This panel is closed to new paper proposals.

Papers

Documentation of medicinal uses of some plants in vogue among the tribals in Ayodhya Hills, Purulia District of west Bengal State (India)

Authors: Soma Chanda (BURDWAN UNIVERSITY,)  email
Ambarish Mukherjee (Burdwan University)  email
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Short Abstract

This ethnobotanical work undertaken since 2008 in different seasons in tribal dominated forested areas of Ayodhya hills in Purulia district of West Bengal State (India) documents ethnomedicinal uses of as many as 75 species of 51 angiospermic families against 56 human and four veterinary diseases.

Long Abstract

The present ethnobotanical work undertaken since 2008 in different seasons in tribal dominated forested areas of Ayodhya hills in Purulia district of West Bengal, documents ethnomedicinal uses of as many as 75 species of 51 angiospermic families against 56 human and four veterinary diseases. The information thus recorded during field surveys is totally based on primary sources, i.e. the knowledgeable informants and medicine men belonging to such tribes as Santhal, Munda, Bhumij, Paharia and Birhore. The scientific, family and local names of the concerned plants along with their parts used, diseases cured, mode of administration/applications, name of the tribe(s) from whom documented etc. have been inventoried. Analysis of crude drugs used in medicine preparation reveals use of 31 species of roots, 21species of stem, 29 species of leaves, four species of flowers, 11 species of fruits and 15 species of seeds. Besides these, adventitious roots of one species, whole plants of two species, rhizome of three species are also used. Furthermore, latex and gum obtained from eight species, also find medicinal use. Documentation of all these ethnomedicinal information is emphasized to be followed up by pharmacological screening and therapeutic proving for novel drug development.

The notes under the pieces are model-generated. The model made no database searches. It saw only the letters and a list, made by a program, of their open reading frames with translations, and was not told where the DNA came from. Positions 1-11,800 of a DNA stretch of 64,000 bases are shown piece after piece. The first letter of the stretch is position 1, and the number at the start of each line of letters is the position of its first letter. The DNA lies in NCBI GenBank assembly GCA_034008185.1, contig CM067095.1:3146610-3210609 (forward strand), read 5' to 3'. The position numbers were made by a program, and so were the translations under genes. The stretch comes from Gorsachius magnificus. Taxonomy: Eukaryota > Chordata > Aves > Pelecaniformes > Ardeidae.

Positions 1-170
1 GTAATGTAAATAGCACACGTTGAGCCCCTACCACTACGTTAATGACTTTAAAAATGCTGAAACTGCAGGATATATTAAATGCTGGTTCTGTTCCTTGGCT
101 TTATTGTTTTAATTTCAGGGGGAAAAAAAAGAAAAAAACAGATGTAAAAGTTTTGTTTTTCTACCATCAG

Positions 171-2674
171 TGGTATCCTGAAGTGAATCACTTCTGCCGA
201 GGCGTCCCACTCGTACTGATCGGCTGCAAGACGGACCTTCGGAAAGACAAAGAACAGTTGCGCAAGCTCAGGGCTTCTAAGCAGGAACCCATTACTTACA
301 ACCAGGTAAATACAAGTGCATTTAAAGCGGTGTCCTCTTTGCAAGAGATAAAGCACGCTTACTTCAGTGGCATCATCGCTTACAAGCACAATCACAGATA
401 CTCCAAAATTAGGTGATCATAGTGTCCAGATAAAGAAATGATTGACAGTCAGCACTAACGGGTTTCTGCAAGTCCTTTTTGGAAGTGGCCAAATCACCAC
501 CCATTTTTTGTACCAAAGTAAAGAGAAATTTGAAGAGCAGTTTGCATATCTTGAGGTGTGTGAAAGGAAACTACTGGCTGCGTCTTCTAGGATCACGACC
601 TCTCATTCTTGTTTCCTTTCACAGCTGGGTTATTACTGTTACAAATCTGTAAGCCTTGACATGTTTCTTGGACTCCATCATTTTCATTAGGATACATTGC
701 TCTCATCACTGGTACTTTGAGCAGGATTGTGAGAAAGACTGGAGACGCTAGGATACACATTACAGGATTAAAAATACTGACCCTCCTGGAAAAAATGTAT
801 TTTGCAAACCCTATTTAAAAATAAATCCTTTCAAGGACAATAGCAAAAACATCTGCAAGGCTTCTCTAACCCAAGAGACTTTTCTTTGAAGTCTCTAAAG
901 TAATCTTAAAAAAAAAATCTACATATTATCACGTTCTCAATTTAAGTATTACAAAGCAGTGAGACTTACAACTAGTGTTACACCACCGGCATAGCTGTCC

Ethno-veterinary medicinal plants in Jharkhand (India)

Author: Ratnesh Kumar (National Institute Of Foundry And Forge Technology, Hatia,ranchi)  email
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Short Abstract